listOfProcTech = ['fermentation','enzymatic hydrolysis','hydrolysis' ]
start_year = 1990
end_year = 2017

# plot the graph
plt.style.use('seaborn-darkgrid')
plt.subplots(1,1,figsize=(16, 5))
plt.subplot(111)
plt.title("Evolution of Records with focus on Processing Technologies")
plt.xlabel("Year")
plt.ylabel("Normalized Quantity")

for name in listOfProcTech:
nameData = get_records_of(start_year,end_year,name, 'ProcessingTech')
plt.plot(nameData['range'], nameData['normalized'], label=name)

plt.legend()
plt.show()


#### 2.4.3. Feedstock ¶

Let us develop the same procedure for feedstock.

In [22]:
listOfFeed = ['sugar','wood','paper', 'algae', 'waste']
start_year = 1990
end_year = 2017

# plot the graph
plt.style.use('seaborn-darkgrid')
plt.subplots(1,1,figsize=(16, 5))
plt.subplot(111)
plt.title("Evolution of Records with focus on Feedstocks")
plt.xlabel("Year")
plt.ylabel("Normalized Quantity")

for name in listOfFeed:
nameData = get_records_of(start_year,end_year,name, 'Feedstock')
plt.plot(nameData['range'], nameData['normalized'], label=name)

plt.legend()
plt.show()


### 2.5. Contextual Relationships ¶

#### 2.5.1. US Regular Conventional Gas Price ¶

We start by comparing the evolution of the outputs above studied with the average oil price per gallon found in the following website.

We import the data, and convert monthly prices to yearly averages with the bellow code.

In [23]:
# get price per gallon in US dollars
gallon = []
oil_years = list(set([int(e[0:4]) for e in oil_data[:, 0]]))[:-1]
for year in oil_years:
months = 0
for row in oil_data:
if str(year) in row[0]:
months += 1
gallon.append(average)

# get price per barrel data

oil_index = {'gallon':gallon, 'barrel':barrel}


Relationship Over Time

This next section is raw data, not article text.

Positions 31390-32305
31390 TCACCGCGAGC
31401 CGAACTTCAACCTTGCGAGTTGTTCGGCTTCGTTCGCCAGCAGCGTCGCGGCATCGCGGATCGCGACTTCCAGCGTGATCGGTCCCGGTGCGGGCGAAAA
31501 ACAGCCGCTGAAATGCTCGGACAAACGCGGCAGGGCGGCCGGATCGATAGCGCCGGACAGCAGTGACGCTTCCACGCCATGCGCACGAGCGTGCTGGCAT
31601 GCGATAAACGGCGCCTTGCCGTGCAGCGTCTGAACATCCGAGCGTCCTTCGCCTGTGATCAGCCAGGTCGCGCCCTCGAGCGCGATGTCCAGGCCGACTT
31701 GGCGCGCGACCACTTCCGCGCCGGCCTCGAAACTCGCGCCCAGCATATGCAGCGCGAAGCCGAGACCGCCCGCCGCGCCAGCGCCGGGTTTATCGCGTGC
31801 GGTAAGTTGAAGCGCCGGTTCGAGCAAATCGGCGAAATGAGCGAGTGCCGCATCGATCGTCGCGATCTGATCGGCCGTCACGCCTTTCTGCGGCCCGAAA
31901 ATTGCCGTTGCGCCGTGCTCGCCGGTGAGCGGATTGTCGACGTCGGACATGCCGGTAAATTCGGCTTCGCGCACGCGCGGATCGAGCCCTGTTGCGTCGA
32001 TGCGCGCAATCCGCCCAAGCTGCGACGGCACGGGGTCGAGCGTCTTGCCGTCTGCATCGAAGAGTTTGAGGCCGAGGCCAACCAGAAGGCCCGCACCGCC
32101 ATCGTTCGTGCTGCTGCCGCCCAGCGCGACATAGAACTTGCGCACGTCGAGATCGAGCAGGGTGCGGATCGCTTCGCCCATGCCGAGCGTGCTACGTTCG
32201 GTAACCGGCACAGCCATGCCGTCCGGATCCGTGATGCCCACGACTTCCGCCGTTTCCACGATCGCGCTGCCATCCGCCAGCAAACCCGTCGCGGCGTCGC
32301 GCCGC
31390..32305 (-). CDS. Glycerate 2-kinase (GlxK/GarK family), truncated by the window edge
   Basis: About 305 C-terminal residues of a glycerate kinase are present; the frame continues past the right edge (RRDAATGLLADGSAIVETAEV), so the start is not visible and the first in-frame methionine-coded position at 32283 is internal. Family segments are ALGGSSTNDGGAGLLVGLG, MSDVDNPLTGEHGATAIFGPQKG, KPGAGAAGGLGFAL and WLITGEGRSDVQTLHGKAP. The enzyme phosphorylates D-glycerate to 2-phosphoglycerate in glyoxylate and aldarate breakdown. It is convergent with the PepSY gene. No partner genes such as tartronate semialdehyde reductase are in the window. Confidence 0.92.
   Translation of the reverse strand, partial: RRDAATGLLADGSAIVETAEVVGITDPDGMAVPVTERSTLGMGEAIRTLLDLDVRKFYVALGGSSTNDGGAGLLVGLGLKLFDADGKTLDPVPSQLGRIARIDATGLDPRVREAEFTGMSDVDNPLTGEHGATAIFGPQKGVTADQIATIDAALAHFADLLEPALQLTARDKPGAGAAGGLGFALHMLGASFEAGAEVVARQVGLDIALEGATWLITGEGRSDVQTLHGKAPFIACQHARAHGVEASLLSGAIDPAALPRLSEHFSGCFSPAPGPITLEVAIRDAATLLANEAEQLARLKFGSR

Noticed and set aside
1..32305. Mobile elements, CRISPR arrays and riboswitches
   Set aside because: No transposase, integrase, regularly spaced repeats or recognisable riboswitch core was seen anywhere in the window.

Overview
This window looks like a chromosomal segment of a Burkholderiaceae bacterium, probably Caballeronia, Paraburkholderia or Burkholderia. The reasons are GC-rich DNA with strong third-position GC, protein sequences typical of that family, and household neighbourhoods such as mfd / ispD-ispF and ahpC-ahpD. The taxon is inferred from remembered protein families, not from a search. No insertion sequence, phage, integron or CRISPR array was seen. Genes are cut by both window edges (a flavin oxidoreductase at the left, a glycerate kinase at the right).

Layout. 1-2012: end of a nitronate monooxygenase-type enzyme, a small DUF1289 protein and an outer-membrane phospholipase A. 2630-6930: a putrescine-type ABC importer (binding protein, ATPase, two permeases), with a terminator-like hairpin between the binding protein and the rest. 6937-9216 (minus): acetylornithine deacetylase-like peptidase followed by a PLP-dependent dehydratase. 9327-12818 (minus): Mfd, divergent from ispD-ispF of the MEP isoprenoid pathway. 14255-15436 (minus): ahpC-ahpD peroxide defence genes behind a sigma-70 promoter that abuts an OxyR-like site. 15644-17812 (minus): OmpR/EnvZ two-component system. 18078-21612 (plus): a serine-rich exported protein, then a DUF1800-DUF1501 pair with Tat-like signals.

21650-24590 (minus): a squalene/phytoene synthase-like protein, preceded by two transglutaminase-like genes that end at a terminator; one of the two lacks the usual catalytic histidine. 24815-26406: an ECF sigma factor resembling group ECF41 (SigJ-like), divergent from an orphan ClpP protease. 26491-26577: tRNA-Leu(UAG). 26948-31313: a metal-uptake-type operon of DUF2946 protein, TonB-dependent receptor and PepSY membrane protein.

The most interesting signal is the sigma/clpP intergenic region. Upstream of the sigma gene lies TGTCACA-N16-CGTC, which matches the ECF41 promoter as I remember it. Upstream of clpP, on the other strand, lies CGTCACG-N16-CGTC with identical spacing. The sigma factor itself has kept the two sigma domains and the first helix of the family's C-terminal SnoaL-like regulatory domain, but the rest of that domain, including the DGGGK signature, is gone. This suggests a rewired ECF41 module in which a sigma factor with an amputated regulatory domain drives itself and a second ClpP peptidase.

Let us visualize how the evolution of the price of gas relates to the normalized quantity of assets over time, in a chronological graph.

In [24]:
# define subplots
fig, ax1 = plt.subplots(figsize=(15,7))
listOfOutputs = ['biogas', 'bioplastic', 'butanol']
colors = ['b', 'y', 'g']
start_year = 1990
end_year = 2017
price_type = 'barrel'

# first axis

for position, outputName in enumerate(listOfOutputs):
nameData = get_records_of(start_year, end_year, outputName, 'Output')
ax1.plot(nameData['range'], nameData['normalized'], label=outputName, color=colors[position], ls='--', alpha=0.5)

ax1.set_xlabel('Years')
ax1.set_ylabel('Number of relative records')
ax1.tick_params('y')
ax1.set_title('Oil Price Vs. Asset Quantity')
ax1.legend(loc=2, frameon=True)
ax1.grid(False)

# second axis
ax2 = ax1.twinx()
ax2.plot(oil_years,oil_index[price_type], color='r', label='Oil Price')
ax2.set_ylabel('Price of {} of oil $US'.format(price_type), color='r') ax2.tick_params('y', colors='r') ax2.legend(loc=1, frameon=True) # expose plt.show()  Scatter Visualization To study this relationship in a more in depth fashio we create a process that given a certain term gives us the relationship with the price of gas. In [25]: outPutToCompare = 'butanol' typeOfProcessVariable = 'Output' price_type = 'gallon' data = get_records_of(1990, 2017, outPutToCompare, typeOfProcessVariable)['normalized'] fig, ax1 = plt.subplots(figsize=(15,7)) sns.regplot(np.asarray(oil_index[price_type]), np.asarray(data) ,fit_reg=True, marker="+", color = 'g') plt.title('Gas price relation with quantity of Assets: {}'.format(outPutToCompare)) plt.xlabel('Price of {} of oil in US$ in Year'.format(price_type))
plt.ylabel('Quantity of Asset {} in Year'.format(outPutToCompare))

plt.show()

correlationIndexes =  stats.pearsonr(np.asarray(oil_index[price_type]), np.asarray(get_records_of(1990, 2017, outPutToCompare, 'Output')['normalized']))
print 'Pearson Correlation Index: ', correlationIndexes[0]
print 'P-value: ', correlationIndexes[1]

Pearson Correlation Index:  0.8445465111603638
P-value:  1.6031894575347735e-08


In the above graph each datapoint corresponds to a year.

Ranking of Most Related Outputs

In [26]: